The B.C. government also called on Sister of St. Ann, imploring them “to turn over these records immediately.”
In the order’s defence, Zarowny said St. Ann wanted to be able to fix historical inaccuracies before documents were made public.
But Ry Moran, who guided the creation of the TRC’s national archive says having a hodgepodge of the records conceals more important truths.
“The biggest inaccuracy is that kids’ own names were robbed from them and replaced with Christian Western names,” Moran said.
“We’re going back and figuring out what names, lands, territories, identities and villages were actually stolen from kids in the first place.”
The sisters taught at St. Mary’s, Kamloops, Kuper Island and Lower Post Indian residential schools where children experienced rampant physical, emotional and sexual abuse.
Records can be forced by law
St. Ann is not the only entity to refuse to hand over the documents.
Father Ken Thorson of the Missionary Oblates of Mary Immaculate told the CBC that his congregation would not be providing personnel files of the staff at the residential schools citing privacy laws.
Those could include disciplinary records of nuns who treated children poorly.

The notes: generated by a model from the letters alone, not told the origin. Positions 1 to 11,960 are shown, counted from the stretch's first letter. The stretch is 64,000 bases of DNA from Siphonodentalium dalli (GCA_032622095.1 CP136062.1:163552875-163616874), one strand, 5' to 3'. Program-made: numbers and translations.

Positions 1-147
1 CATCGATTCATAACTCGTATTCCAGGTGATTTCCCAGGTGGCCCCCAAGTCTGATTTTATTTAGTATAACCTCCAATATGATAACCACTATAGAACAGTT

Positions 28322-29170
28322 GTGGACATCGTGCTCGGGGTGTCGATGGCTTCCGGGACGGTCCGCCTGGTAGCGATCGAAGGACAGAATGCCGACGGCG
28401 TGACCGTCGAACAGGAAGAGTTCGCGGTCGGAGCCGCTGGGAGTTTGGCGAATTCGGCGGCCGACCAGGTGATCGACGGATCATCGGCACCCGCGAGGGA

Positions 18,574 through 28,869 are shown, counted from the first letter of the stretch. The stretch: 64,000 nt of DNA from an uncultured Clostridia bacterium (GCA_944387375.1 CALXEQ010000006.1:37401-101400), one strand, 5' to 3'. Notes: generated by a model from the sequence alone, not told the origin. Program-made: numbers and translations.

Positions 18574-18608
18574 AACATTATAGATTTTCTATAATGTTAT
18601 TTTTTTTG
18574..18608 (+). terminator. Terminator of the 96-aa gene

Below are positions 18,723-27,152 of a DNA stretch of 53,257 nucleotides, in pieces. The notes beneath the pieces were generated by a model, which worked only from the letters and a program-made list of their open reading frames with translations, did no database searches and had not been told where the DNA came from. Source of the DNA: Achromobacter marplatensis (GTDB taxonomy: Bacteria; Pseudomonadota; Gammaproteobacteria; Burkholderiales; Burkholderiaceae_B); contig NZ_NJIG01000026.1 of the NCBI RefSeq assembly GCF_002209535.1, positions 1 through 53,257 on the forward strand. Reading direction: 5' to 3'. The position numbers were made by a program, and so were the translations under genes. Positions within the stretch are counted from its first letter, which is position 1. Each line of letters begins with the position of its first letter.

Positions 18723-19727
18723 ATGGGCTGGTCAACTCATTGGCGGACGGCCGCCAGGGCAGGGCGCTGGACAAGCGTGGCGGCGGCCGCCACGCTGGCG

But the TRC’s mandate outlines that “In cases where privacy interests of an individual exist, and subject to and in compliance with applicable privacy legislation and access to information legislation, researchers for the Commission shall have access to the documents.”
And it’s not just churches who have refused to give up residential school documents.
The federal government has been in court as early as 2020 trying to block the creation of statistical reports on residential school abuse claims.
The Supreme Court of Canada also ruled in 2017 that thousands of records documenting abuse at residential schools should be destroyed.
In a statement, a spokesperson for Crown-Indigenous Relations said, “As per the terms of the Indian Residential Schools Settlement Agreement, Canada was obligated to disclose all relevant documents to the Truth and Reconciliation Commission.”
It added “the courts have consistently found that Canada has met its document disclosure obligations and that no further action is required.”
Still, those at the National Centre for Truth and Reconciliation disagree.
“The federal government and provincial governments also have not shared all the records they agreed to provide to the NCTR. We continue to negotiate acquisition of further records from many settler organizations — both religious and governmental,” the statement read.
For those like Shoush who want information about how her relatives died, it could take years of fighting just to find the truth.
Support is available for anyone affected by their experience at residential schools, and those who are triggered by the latest reports.
A national Indian Residential School Crisis Line has been set up to provide support for former students and those affected. People can access emotional and crisis referral services by calling the 24-hour national crisis line: 1-866-925-4419.